Department of International Economics and Management
INT´s mission is to increase the knowledge in international economics and management about major challenges associated with the emerging new global economic order and to support business and society in overcoming and exploiting their related challenges and opportunities including:
- Continuing globalization, as expressed in increasing trade, FDI, and migration
- Emerging markets catching up with developed economies in terms of institutional quality, production and technology, leading to:
- Increasing competition from emerging economies. They are highly price competitive and at the same time they are catching up on productivity, quality and innovative capacity
- Increasing competition on the exploitation of the global opportunities for acquisitions, alliances, sourcing, and developing markets
The department name: International Economics and Management signals both the international perspective and emphasis on economics and our focus on management issues. International economics and international business are core research areas of INT. We emphasize the need for contextual analyses of the relevant countries, regions, or the global settings. We need a holistic understanding of the economy including analyses of the political, institutional and cultural context.
The core research and teaching areas are: international economics, international business, emerging markets, Asian studies, international corporate governance and leisure and culture services:
International Economics. INT does research in the overall globalization process and the new global economic order: The interaction between developed and emerging economies, the link between the world economy and the macro economy in specific countries like China or India or a group of countries like EU, international governance, international capital markets, etc. We analyze both the developed and the emerging economies and their interaction.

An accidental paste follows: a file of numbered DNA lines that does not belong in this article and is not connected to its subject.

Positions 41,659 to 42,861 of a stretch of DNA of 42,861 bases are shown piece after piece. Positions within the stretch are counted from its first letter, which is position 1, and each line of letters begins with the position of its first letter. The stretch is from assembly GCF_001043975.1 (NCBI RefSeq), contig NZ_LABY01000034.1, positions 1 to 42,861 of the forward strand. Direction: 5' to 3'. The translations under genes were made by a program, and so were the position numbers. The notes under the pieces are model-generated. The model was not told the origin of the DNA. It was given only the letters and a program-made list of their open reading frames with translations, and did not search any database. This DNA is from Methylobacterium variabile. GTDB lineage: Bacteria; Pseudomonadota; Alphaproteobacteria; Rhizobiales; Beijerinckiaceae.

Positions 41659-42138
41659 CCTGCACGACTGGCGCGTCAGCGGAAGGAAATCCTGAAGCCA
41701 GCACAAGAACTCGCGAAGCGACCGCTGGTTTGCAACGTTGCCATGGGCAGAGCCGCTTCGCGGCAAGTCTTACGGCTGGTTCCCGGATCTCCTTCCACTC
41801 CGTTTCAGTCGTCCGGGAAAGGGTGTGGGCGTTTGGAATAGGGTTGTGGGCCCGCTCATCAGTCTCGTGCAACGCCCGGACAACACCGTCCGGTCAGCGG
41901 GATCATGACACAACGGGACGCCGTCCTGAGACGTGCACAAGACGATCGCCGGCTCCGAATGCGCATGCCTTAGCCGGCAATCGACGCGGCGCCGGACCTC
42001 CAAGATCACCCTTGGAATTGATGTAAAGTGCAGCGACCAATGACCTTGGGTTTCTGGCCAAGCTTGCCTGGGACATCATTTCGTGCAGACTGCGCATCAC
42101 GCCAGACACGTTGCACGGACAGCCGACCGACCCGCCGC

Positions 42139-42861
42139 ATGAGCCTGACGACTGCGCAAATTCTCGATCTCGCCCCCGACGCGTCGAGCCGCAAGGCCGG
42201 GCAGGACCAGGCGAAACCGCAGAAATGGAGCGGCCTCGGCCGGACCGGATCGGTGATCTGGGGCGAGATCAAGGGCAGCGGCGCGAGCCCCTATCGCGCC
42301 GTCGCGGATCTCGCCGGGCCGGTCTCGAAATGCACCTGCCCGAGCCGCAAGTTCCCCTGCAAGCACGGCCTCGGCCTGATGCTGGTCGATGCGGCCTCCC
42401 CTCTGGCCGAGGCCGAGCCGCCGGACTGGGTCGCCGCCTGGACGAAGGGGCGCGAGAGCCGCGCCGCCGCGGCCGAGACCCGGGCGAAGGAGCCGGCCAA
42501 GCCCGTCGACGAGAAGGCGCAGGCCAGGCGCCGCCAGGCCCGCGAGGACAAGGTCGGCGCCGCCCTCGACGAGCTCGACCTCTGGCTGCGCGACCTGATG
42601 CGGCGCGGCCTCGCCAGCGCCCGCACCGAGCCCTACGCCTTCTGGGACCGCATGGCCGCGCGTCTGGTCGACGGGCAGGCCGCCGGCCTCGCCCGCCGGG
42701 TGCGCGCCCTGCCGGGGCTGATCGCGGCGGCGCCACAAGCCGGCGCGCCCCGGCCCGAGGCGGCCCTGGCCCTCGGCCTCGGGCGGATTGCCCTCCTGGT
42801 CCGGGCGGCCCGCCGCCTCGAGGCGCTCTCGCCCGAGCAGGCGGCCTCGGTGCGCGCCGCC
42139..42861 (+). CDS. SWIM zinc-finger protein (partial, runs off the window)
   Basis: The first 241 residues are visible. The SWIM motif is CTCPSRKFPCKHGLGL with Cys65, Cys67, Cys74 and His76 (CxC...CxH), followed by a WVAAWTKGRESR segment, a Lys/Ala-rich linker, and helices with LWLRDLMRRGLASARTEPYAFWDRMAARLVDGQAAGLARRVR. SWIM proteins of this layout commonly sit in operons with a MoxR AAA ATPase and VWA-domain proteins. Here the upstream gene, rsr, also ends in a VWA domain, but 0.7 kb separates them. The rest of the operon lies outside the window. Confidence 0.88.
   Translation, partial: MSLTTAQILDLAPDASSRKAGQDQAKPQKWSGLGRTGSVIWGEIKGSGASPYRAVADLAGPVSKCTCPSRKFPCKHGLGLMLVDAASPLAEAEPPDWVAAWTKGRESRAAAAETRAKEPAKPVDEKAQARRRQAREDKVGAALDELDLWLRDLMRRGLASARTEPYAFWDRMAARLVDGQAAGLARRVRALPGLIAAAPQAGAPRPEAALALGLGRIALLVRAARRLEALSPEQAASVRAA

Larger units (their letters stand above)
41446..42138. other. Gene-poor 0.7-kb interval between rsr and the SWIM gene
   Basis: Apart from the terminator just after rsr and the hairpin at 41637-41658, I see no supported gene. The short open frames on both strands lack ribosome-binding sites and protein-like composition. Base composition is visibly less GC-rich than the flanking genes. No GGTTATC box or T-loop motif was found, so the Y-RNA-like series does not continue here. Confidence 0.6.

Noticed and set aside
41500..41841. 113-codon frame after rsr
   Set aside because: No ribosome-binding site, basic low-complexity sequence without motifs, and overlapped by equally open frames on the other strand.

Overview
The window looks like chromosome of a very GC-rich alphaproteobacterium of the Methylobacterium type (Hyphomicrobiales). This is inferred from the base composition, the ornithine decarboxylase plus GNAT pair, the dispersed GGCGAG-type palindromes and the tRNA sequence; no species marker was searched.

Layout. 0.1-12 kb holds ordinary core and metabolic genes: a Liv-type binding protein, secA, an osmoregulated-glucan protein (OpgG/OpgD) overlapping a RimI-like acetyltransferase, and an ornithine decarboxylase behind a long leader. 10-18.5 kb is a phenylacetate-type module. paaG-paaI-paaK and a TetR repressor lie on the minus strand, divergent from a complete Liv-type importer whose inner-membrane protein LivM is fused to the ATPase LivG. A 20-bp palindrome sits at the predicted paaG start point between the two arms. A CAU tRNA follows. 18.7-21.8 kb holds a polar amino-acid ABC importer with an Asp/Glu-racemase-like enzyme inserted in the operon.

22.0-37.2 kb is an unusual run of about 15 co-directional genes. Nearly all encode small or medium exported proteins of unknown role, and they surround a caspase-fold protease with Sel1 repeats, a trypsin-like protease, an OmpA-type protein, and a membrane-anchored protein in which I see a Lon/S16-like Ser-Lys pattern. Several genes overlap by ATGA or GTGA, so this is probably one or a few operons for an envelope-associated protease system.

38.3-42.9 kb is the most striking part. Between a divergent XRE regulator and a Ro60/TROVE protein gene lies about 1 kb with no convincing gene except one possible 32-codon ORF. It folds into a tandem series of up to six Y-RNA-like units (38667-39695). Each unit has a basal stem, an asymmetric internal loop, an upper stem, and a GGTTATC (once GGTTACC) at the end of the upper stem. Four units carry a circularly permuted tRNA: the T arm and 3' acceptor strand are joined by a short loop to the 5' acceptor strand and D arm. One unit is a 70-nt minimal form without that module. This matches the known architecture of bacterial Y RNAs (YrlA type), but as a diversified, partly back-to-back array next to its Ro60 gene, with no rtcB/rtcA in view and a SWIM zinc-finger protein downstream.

International Business, IB, relates to all cross-border business activities, including international trade, investment and knowledge dissemination. It covers not only issues related to the organization, management, and strategic orientation of international firms - including relations between headquarters and subsidiaries and IB and innovation - the creation, exploitation, transfer and dissemination of technical and managerial knowledge within multinational firms. It also covers the political, institutional, cultural, and economic conditions, which affect and are affected by these firms. The complexity of these issues encourages interdisciplinary, multi-method approaches.
Emerging Markets. Our research in emerging markets is closely connected to international business and international economics. We focus on IB challenges in emerging markets e.g. in relation to entry, innovation, competition, relation to local authorities etc. This includes research on the political, institutional, cultural, and economic developments in these markets. The research can be focused on a specific country or have a comparative approach comparing different emerging markets and we do studies comparing developed and emerging markets. The international economic aspects focus on the role of emerging markets in the global economy.
Asian Studies. The globalization process has been heavily shaped and influenced by the economic rise of India and China. China and India are central to the global value chains and key concepts in the globalization debate, such as off-shoring and outsourcing simply cannot be discussed without referring to these countries. Japan is the world’s third largest economy. Japanese investments in the region play a crucial role, and have contributed to the industrial take-off, which currently takes place in most Southeast Asian regions. Research within Asian Studies is based on cross-disciplinary, national and cross-regional studies in order to provide reliable analysis on current political, economic and social developments in the Asian region, focusing especially on China, Japan, India and Southeast Asia.